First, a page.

Remembering Bill Law

BillLaw-InMemorium-Article

Earlier this week, the Durham Bulls’ beloved Team Ambassador and long-time PA announcer Bill Law passed away at the age of 88. Bill meant a great deal to many people in the Triangle, including the Bulls’ front office. Here, members of Bulls’ organization share their thoughts on the team icon.

Ken Tanner, Star of the Game Host

I remember the days when Bill would come in the press box every night before the game and we would kid him about the Red Sox .Those sessions would expand out to include Bill’s tremendous love and knowledge of the game of baseball and great stories of the players and managers he’d been associated with over the years in the minor leagues as well as the majors .Good times, great stories, and Bill’s wonderful sense of fun and fair play. He will be missed greatly.

Morgan Weber, Manager of Corporate Partnerships

Bill was a good friend.  He and I shared many conversations, a few tears, and a lot of laughs! One of my favorite Bill Law moments was after the 2014 Triple-A All-Star Game Luncheon at Cameron Indoor.  Once the luncheon was over, I walked over to Bill with my phone in my hand and said “You look so dapper today…we need to take a picture,” to which he replied, “A SELFIE??!?!?”

I look at him surprised and asked, “You know what a selfie is??”

He said, “Yeah. They FASCINATE me!”

So we took a selfie.

Morgan and Bill

Scott Pose, Radio Broadcaster

I first knew of Bill as a visiting player when he was the PA announcer at the DBAP for the new Triple-A Bulls. His voice had this warm, inviting quality that made everyone feel like they were at home. Little did I know then, we would become friends. Baseball brought us together and I am forever grateful. Only the greatest game on the planet could do that. There are many outstanding people in baseball but Bill was at the top of the list. Not only was Bill warm and inviting as his voice suggested, he was so much more. The best way I can describe Bill is he was the epitome of class, he loved his family, the Bulls, the Rays and the Red Sox. We would tease Bill about his loyalty for what seemed to be the entire American League East, but he was entitled as the Bulls Ambassador. He was always sure to tell me he disliked the Yankees and all who played for them, but he highlighted somehow he was able to make a rare exception for me.  He will be missed. All were lucky to have ever known Bill. I will never forget him.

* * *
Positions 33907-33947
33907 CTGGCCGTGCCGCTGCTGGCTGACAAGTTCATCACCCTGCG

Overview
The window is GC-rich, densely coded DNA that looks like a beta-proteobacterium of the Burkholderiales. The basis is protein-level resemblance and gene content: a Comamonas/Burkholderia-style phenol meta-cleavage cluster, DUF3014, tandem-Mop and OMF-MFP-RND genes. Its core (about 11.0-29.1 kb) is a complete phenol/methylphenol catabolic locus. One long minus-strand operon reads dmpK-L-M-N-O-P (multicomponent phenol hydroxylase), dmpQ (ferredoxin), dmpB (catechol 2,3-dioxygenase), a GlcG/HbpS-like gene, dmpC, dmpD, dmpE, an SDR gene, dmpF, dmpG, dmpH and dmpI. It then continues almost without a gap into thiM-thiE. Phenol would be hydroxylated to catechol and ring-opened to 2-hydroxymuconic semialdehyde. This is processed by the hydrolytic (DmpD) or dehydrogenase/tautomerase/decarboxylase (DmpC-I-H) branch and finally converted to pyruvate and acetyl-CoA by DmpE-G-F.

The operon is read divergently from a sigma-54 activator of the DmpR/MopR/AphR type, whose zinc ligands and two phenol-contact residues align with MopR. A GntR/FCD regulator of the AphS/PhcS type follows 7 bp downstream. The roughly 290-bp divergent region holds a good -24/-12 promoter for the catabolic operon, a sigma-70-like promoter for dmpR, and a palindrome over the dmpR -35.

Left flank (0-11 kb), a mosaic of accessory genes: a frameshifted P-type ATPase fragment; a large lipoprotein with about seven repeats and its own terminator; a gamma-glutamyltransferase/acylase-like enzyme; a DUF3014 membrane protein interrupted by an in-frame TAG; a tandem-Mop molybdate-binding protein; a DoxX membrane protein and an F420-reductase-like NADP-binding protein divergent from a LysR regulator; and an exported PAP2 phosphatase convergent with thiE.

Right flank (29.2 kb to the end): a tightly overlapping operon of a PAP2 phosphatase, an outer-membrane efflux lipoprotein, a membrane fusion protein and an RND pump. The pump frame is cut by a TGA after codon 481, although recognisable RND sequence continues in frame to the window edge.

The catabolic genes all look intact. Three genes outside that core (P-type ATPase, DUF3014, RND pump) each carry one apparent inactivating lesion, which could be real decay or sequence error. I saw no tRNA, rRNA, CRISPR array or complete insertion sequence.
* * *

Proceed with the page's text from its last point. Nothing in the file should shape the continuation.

Matt Sutor, Director of Communications

When I first met Bill I was amazed at how revered he was by those around him. But after three short seasons it became apparent why he was so beloved – he cared deeply about those he saw at the ballpark, and about the Durham Bulls.

Bill never failed to put a smile on my face. Whenever I saw him at the DBAP I made sure to go up to him, shake his hand, and ask how he was doing. His answer was always the same: “I’m doing alright.” At that point the conversation would pivot to me, as he’d ask how everything was going, if I was still having fun, and if Mike Birling was giving me too hard of a time. Bill had a way of making everyone he spoke to feel important, feel welcome and feel loved, and that’s what I’ll remember most about Bill Law.

Krista Boyd, Director of Marketing

Over the past five seasons, I’ve been blessed to work with the best of the best in baseball at the Bulls. Bill and I only officially worked one game together when he filled in on PA while Tony Riggsbee was off at Spring Training in 2012, but what an experience that game was. It was my first time running a show at the DBAP and Bill was kind enough to guide us through the process. Through his kind smile and encouragement he made me quickly feel a part of the Bulls family and for that I will be forever grateful.

Bryan Wilson, Director of Merchandising